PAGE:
Throughout his college career, Appalachian State pitcher Taylor Thurber has found himself thrust into many roles: starter, closer, middle reliever, set-up man.
That versatility has made Thurber – a 2011 Lake Norman High graduate – one of the busiest pitchers on the Mountaineers’ staff the past three seasons, and he’s become one of the best in the Sun Belt Conference through the opening weeks of the 2015 season.
“He embraces any role you give him,” Appalachian State pitching coach Michael Rogers said. “That’s one of the main reasons why he’s successful. Whether he’s starting or coming out of the pen, it’s all about getting out there.
“Taylor really embraces every role we put him in – and there are a lot of roles we put him in – but 99 percent of the time, when we put Taylor out there, we know what we’re going to get from him.”
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Thurber leads the conference in ERA (0.42) and earned runs allowed (one) through March 7, and is also among league’s the top 10 in opponent batting average, runs allowed and extra-base hits allowed.
That puts Thurber on track to post the best ERA by an Appalachian State pitcher since Jon Dolecki’s school-record 0.58 ERA in 1969.
“So far, so good,” Thurber said. “I’ve made a few adjustments from last year. I’ve had some success with it so far.”
This season, Thurber – a 5-foot-10, 180-pound right-hander – has appeared in eight of Appalachian State’s 15 games, with two starts. He went five innings and got the win against Wake Forest on Feb. 25, and threw six innings in a win over High Point on March 3.
That’s a big turnaround for Thurber ( 2-2) from last season, when he went 1-7 with a 4.60 ERA. He led the team that season in appearances (24), relief innings pitched (43.0) and strikeout-to-walk ratio (3.8-to-1), but Thurber felt there was improvements that needed to be made.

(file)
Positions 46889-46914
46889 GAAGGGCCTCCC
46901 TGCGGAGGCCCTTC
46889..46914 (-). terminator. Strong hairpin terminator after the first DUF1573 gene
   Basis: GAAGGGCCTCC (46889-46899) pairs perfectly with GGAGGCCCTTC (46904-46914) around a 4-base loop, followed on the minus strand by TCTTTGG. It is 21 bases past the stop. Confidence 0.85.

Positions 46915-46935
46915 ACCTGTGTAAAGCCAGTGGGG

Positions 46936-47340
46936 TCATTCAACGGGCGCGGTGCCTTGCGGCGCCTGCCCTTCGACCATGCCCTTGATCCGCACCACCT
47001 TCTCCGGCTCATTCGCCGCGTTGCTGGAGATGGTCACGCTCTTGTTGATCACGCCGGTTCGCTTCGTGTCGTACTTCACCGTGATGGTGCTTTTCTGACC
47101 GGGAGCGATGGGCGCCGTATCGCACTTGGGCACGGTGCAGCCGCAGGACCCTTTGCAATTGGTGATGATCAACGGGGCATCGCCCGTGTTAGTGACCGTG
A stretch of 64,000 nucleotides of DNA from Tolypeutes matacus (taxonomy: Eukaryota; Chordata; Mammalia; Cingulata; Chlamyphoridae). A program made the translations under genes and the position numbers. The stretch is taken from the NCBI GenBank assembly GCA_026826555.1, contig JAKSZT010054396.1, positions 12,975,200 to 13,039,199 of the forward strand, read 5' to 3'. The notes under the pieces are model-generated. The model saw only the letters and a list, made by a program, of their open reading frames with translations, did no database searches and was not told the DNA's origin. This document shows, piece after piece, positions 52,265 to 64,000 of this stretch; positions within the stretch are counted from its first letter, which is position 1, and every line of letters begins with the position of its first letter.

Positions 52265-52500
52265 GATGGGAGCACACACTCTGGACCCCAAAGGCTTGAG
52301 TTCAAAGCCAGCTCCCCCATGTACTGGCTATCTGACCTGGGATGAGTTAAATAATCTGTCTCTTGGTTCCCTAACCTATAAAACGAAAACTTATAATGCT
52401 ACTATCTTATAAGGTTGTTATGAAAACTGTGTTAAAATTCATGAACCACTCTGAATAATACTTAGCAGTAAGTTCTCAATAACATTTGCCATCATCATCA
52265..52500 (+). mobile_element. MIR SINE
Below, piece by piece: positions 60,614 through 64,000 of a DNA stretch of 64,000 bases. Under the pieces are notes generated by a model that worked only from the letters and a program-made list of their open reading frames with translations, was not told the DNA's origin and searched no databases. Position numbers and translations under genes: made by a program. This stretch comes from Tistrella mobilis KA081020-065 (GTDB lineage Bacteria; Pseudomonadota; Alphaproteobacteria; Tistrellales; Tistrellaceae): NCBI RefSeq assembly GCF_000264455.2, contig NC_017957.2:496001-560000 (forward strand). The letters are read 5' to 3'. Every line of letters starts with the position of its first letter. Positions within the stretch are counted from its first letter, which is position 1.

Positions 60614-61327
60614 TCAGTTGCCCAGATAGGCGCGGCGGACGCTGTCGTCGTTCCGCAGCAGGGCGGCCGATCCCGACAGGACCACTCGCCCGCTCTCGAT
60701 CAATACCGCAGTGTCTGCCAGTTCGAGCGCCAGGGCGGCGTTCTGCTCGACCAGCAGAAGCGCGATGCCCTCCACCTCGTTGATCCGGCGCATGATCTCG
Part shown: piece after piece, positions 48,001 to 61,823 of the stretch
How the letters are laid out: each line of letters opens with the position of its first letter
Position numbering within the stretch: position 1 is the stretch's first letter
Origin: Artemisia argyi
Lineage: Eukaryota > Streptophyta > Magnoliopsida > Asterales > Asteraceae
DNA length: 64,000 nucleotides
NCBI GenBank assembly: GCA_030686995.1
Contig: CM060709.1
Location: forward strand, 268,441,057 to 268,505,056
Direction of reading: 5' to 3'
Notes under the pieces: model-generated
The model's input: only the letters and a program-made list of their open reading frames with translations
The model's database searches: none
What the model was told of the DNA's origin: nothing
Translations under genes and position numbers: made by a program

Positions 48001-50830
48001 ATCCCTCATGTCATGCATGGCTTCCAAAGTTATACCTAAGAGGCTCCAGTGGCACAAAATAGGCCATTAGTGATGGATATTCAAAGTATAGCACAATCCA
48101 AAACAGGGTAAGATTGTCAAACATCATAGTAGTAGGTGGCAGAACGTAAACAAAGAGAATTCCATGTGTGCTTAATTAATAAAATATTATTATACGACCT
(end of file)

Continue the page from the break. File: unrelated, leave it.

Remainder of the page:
“It was a disappointing year,” Thurber said. “I had run into some bad luck at times, but I think I’ve put that behind me now. I definitely had to make some adjustments and make them quick, just to get some confidence back in myself.”
The Mountaineers’ coaches have always had confidence in Thurber, as evidenced by his workload. His 59 career appearances – 50 coming the past two seasons – put him 10 shy of breaking into Appalachian State’s top 10.
“He’s always striving to get better in all aspects of his pitching,” Rogers said. “Last year was kind of tough on him. I don’t think he was too happy with his performance. He made a conscious effort this summer and coming into the fall that it wasn’t going to happen again. He’s been showing that.
“Taylor has the attitude that no matter what the situation may be, he’s ready for it. I talk to all our pitchers before games and ask how they’re doing, but I sometimes don’t even ask Taylor because I know he’s ready to go. When I do ask, he just smiles. That’s all I need to know.”
Bill Kiser is a freelance writer. Have a story idea for Bill? Email him at firstname.lastname@example.org.